5 votes

Gold and Silver American Eagles

I realize there have been quite a few new gold and silver posts in the forums lately. I am still new to the game and had a few questions for you guys if you don't mind answering.

I plan on buying gold bullion coins from places like goldsilver.com, apmex.com, ebay, and local dealers. What my concern was is reporting this to the IRS. I have read on a few websites that anything over $10,000 has to be reported to the IRS, but the IRS doesn't consider gold and silver eagles to be currency therefore you don't have to report purchasing them. I'm really not sure how truthful this is so I figured I would ask you guys what the low-down is on buying and selling eagles and what steps you take as far as dealing with the tax collectors.

http://www.spe1031.com/types-of-exchanges/precious-metals/ex...

Also, I read that there was a guy in Nevada that owned a business and began paying his employees with Gold and Silver Eagles and that because there is a monetary value of $50 on the gold eagles and $1 on the silver eagles that it lowered the employees tax brackets to where they paid low taxes etc. Is this true and how legal/illegal is this? Actually found this link here on the DP from 2008:

http://www.dailypaul.com/45182/nevada-man-paying-in-gold-irs...

Thanks for taking the time to answer.




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Here you go from the Silver Bear...

http://www.silverbearcafe.com/private/03.12/1099.html

"Necessity is the plea for every infringement of human freedom. It is argument of tyrants. It is the creed of slaves." William Pitt in the House of Commons November 18, 1783
"I have one word for you...predator drones. Oh, you think I'm kidding?" Obombya

I would suggest looking at

http://www.providentmetals.com, THEY HAVE RON PAUL COINS! Fair prices and excellent shipping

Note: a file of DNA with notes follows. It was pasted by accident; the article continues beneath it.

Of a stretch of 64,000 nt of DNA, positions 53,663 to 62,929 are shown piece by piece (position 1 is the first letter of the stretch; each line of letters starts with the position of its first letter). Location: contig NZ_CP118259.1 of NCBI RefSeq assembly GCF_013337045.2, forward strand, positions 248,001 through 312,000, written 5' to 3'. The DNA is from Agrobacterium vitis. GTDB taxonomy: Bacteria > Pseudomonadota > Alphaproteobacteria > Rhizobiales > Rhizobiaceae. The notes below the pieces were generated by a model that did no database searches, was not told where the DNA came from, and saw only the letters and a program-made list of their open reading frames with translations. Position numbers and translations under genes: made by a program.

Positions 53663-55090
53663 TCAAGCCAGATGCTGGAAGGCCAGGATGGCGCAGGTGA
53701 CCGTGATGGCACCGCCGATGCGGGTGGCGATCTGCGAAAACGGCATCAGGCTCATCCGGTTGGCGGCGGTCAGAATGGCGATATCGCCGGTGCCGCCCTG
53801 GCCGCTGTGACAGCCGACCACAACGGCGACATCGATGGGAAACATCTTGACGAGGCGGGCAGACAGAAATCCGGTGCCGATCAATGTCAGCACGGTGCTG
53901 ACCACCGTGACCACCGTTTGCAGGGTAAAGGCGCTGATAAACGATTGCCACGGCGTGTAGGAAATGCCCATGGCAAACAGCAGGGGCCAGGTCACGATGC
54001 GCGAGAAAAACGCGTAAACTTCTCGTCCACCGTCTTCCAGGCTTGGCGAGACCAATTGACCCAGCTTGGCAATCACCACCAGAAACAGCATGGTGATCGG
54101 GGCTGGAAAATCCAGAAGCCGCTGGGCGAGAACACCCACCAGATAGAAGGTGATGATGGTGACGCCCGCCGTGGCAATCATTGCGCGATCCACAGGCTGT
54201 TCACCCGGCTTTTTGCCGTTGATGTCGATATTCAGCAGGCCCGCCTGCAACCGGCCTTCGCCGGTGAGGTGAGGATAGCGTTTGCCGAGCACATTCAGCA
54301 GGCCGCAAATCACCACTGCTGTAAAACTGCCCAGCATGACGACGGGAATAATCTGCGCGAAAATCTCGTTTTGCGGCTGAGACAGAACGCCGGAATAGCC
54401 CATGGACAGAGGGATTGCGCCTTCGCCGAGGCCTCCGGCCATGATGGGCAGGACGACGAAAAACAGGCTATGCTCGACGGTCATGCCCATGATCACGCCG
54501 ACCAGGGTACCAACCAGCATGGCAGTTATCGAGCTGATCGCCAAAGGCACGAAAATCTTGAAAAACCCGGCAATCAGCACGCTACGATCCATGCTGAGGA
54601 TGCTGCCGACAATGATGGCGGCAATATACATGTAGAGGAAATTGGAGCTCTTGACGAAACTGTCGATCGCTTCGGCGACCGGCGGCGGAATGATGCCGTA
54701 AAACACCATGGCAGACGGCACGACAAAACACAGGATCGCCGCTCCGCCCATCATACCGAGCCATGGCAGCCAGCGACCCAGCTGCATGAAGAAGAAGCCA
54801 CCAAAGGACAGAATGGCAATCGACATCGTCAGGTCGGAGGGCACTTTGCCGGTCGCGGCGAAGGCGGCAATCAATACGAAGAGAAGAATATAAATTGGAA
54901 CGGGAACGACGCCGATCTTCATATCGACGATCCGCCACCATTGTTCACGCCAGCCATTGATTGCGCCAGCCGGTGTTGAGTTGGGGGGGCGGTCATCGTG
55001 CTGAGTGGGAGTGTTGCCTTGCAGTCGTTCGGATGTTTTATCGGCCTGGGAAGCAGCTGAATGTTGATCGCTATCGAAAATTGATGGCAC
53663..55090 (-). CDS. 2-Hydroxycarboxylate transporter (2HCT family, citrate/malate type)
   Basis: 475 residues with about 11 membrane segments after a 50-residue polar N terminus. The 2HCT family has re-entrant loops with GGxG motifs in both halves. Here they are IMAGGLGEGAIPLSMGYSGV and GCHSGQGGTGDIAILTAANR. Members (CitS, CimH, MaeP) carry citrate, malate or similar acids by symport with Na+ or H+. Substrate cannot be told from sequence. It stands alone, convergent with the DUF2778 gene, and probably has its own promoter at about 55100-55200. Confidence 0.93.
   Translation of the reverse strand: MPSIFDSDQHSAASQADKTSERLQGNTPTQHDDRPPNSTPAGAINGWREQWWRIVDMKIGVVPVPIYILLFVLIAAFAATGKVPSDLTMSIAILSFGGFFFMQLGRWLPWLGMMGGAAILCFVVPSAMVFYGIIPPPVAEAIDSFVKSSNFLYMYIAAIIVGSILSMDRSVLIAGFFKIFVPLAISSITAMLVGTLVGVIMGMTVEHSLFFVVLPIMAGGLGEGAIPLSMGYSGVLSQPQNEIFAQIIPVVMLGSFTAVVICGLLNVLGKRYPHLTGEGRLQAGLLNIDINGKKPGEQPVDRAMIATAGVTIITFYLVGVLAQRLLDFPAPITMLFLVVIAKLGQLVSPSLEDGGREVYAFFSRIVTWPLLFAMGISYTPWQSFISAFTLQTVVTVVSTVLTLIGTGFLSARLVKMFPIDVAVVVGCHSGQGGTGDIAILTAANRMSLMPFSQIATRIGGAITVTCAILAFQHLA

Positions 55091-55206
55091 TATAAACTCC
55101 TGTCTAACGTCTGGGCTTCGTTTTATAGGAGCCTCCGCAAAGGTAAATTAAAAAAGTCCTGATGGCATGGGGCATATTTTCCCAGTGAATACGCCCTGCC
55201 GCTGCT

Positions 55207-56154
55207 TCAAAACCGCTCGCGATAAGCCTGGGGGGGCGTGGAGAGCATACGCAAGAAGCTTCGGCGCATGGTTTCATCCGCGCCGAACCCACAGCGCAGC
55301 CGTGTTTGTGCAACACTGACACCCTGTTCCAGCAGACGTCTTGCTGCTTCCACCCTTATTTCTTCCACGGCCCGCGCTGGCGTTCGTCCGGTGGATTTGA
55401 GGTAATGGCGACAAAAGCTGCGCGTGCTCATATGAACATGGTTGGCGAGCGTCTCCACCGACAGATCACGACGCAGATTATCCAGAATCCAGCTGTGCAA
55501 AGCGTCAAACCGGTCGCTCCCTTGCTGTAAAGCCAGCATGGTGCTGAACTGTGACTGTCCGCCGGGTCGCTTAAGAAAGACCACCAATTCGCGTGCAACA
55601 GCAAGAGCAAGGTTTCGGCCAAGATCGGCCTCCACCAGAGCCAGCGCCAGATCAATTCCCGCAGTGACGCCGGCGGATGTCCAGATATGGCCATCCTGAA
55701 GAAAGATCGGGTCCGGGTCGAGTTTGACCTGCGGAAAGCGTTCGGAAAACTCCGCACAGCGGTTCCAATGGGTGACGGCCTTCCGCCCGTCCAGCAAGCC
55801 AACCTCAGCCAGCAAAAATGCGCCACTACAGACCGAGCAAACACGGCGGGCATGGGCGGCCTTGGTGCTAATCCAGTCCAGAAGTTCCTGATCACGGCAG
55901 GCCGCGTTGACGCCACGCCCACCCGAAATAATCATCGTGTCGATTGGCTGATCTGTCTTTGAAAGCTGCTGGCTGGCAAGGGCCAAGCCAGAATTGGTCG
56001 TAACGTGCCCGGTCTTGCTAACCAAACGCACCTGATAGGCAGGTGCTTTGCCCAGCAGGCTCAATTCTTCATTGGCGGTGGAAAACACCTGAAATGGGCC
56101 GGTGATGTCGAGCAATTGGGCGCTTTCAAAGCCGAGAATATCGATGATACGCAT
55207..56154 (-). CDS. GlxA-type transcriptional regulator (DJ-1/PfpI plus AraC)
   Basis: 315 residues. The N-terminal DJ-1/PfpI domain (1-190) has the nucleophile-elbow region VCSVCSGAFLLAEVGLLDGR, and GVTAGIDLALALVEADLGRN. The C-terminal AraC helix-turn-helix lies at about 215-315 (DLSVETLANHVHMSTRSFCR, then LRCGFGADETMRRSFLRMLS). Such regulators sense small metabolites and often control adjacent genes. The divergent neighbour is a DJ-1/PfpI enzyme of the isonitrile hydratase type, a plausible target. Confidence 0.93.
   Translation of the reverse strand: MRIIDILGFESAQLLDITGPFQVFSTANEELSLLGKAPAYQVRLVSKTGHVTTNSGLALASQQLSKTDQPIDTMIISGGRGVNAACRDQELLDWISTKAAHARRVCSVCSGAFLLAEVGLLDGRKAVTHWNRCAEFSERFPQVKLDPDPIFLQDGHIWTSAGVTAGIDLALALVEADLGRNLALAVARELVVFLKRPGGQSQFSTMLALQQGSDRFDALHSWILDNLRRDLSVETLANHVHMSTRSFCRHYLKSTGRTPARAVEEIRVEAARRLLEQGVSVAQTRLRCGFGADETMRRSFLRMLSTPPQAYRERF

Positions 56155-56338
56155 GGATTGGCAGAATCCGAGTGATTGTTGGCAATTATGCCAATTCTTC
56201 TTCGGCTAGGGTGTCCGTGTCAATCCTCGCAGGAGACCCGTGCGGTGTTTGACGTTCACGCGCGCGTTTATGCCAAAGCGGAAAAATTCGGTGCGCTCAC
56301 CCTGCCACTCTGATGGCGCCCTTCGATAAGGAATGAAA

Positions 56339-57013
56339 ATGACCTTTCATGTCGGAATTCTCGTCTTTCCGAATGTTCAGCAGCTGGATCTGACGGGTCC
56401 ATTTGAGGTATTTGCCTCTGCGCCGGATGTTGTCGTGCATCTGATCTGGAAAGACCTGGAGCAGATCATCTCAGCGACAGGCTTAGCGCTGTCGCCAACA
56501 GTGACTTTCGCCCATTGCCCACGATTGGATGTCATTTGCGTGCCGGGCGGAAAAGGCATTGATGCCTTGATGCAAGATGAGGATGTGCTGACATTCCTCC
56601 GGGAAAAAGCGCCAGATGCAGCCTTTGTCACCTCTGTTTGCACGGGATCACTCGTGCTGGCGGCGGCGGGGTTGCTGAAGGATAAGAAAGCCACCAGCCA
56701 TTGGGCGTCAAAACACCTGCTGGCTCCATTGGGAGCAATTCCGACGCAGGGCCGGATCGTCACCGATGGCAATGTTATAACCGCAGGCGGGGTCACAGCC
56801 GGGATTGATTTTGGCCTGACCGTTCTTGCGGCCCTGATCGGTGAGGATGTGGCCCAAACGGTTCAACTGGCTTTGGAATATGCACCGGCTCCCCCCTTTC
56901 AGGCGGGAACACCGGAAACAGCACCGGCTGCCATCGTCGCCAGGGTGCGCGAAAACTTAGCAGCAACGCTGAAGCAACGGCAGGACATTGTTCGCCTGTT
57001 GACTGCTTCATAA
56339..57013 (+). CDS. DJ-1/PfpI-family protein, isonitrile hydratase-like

Correction

The $600 reporting requirement that WOULD HAVE gone into effect in January of this year was removed by this bill:
http://www.opencongress.org/bill/112-h4/show
last year.

HERE ARE THE FACTS

http://everhedge.blogspot.com/2011/04/selling-gold-selling-s...

Privacy is very important to physical silver and gold investors. For some bullion investors, ensuring themselves a private sale is their most important objective.

The question always asked is - When I sell my gold bullion or silver bullion, is it a private transaction, or is it reported to the IRS?

When an investor sells their gold bullion or silver bullion to a dealer, some of these trades are private, some are not. If privacy is of the utmost importance to you as an investor, you should know your facts and act accordingly.

The powers that be require dealers to fill out something called an IRS 1099 Form, more accurately for silver and gold bullion dealers, it is the IRS 1099 B Form.

When you sell your bullion back to a dealer, the pertinent questions are:

What form of gold and or silver bullion you are selling?
What quantity of silver bullion and or gold bullion are you selling?

If the sale is of a reportable form of bullion, yet the quantity you are selling doesn't meet today's IRS 1099 B Form reporting requirements then... When was the last time you sold this small amount and form of silver and or gold bullion to that specific dealer?

Let us tackle the simple questions first, numbers 1 and 2. What form and quantity versus IRS 1099 B Form reporting requirements.

Remember, this is private investor sales (your sale) of gold and or silver bullion to dealers.

Private gold bullion, 1099 Form not required on sale, any quantity:

US Gold Eagle Coins 1 oz - 1/2 oz - 1/4 oz - 1/10 oz
US Gold Buffalo Coins 1 oz
Austrian Gold Philharmonics 1 oz - 1/2 oz - 1/4 oz - 1/10 oz